Preview Mode Links will not work in preview mode

The Remarried Life


Feb 26, 2019

Brian Mayer talks about how divorce can affect children in ways seen and sometimes in ways not seen especially as they get older.  We will talk about this and ways to lessen the impact of an already devastating event in their lives.   We hope you are inspired by today’s message.  For more information and additional resources please visit our website at http://www.theremarriedlife.com

Today's Goodies

  • As you know divorce can have devastating impacts on your life including emotional, mental, and sometimes even manifest in physical pain.  I remember back to my divorce and had some difficulty with depression, anxiety, difficulty concentrating and then for me it was stomach issues.  So divorce is certainly all encompassing on our own health. 
  • Of course as we know there is someone else that gets impacted by the divorce and that is the children.  I call this collateral damage in that while they may not be receiving the full brunt of the difficulties they can certainly be impacted.  The unfortunate issue is that they can not only be impacted during their childhood but also into adulthood.  I could probably could raise my hand as a child that was negatively impacted as a child of divorced parents.  If I am honest I could say that a small part of my own divorce could probably be traced back to my parents divorce and not having a good model for what a solid marriage should have looked like.   
  • There are certainly psychological effects on children, but researchers have found that some children bounce back faster than do others.  According to an article at the website called verywellfamily.com (posted below), they state that the first year after divorce for children is the toughest.  This makes complete sense as the only world they have ever known has been turned upside down.   
  • There is also an interesting difference in how kids of different age groups react differently to divorce.   
    • Preschool and younger children often simply fail to understand why the split and what is happening.  There may be a fear about what is happening and a sense of being out of control.  This can create a great deal of anxiety.
    • For elementary aged school children, this group will often feel that they are to blame for what happened.  This is a lot to carry around at such a young age for sure, but nonetheless it happens with this group.
    • Teenagers will get angry about what happened.  They may fall into a depression or look for one or both parents to blame.  They can get angry and often resentment will creep in. 
  • What are the specific ways divorce impacts kids:
    • Most obvious is probably behavior problems like acting out at home or at school.  For older children the behavior can turn risky like with sexual experimentation, drug or alcohol usage, and things like reckless driving.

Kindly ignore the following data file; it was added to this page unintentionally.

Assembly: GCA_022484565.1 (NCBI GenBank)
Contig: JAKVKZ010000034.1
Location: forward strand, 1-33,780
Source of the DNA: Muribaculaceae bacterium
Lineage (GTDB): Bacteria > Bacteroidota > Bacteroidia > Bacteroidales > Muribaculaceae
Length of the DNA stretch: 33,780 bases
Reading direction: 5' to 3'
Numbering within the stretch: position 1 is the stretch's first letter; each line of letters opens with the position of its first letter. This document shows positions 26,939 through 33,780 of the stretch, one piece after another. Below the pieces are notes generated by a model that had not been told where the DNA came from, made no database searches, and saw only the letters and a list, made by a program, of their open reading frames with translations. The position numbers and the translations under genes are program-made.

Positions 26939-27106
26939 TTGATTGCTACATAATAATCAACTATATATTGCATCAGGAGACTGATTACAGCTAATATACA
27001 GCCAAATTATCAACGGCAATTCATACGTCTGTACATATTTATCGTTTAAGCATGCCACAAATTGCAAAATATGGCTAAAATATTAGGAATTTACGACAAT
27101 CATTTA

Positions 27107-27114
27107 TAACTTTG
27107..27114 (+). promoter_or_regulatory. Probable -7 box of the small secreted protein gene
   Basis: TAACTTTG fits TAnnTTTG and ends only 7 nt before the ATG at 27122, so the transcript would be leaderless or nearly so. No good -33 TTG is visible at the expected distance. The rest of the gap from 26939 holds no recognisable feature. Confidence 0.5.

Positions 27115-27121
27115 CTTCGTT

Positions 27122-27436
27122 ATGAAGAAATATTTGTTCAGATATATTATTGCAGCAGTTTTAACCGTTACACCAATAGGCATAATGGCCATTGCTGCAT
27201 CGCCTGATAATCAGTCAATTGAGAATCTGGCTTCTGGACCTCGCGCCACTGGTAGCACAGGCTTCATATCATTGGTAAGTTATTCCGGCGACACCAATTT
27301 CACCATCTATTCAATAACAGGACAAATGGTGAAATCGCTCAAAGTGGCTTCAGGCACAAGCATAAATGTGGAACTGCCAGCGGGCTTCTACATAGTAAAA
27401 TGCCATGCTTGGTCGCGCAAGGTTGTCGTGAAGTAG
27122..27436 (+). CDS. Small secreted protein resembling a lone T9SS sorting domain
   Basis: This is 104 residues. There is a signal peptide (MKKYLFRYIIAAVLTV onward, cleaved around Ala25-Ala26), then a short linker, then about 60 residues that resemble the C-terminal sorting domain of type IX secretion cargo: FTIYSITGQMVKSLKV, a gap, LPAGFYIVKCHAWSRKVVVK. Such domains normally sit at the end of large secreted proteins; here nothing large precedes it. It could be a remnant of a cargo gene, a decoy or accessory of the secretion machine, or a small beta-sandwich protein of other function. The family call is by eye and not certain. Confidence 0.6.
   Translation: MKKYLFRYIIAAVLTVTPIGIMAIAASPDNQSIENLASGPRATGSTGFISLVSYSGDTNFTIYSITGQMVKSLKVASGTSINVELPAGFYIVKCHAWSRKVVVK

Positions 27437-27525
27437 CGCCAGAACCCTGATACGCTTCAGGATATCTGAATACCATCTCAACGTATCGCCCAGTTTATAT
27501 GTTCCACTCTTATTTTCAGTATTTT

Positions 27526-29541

• Emotional issues like depression or anxiety
    • Academic issues like missed assignments, decreasing grades, and increased absences.
    • Social issues like loss of friends or even a proactive rejection of friendships. 
    • Physical problems like extreme weight loss or weight gain due to the stress of the change in situation.
  • It all sounds overwhelming for sure but there are certainly things that both you and your ex-spouse can do to help you children adapt.
    • Far and away the number one way you can limit these issues for you child, is to work together with your ex-spouse.  This means cordial communications, where lines are open and there is a willingness by both of you to work as a team.  The problem with this one is that there is usually some anger, bitterness or resentment that lingers that gets in the way. 
    • If this is not possible then at the very least, do not put your kids in the middle where they have to choose sides.  Do not downplay your ex-spouse to your kids.  Unfortunately it could be happening on the other end and this is hard to deal with for sure.
    • Be consistent with the schedule of dropping off and picking up.  Once again this takes two people, but kids need consistency in order to feel safe and secure. 
    • Be consistent with your schedule while you have the kids.  This means consistent bedtimes and consistent times for play, schoolwork, and family time.  If kids can notice a consistency in your home, then at the very least they will feel secure. 
    • Coparenting counselors can help and certainly individual therapists for the adults or the kids can help as well if anyone is having a hard time getting over the hurt and the issues. 
  • Just remember the kids are your families legacy moving forward.  If you have had divorce in your family through past generations you can still work to break that cycle as best you can for the future generations in your family.    

Resources:

The Physiological Effects of Divorce on Children

Thanks For Listening!

  • With so many things that take time in our lives, I more grateful than you know that you took time to listen to this podcast episode. 
  • If you liked this episode and believe that it would be beneficial to a friend, family member, or colleague, please share it using the social media buttons on this page.
  • The Remarried Life Facebook Group is a community of people just like you who get and give support.  Please join today!  ​

As always remember that marriage is not something you have, it is something you do.  Talk to you next week unless you are binge listening in the future in which case I will talk to you in about a minute!  Take care.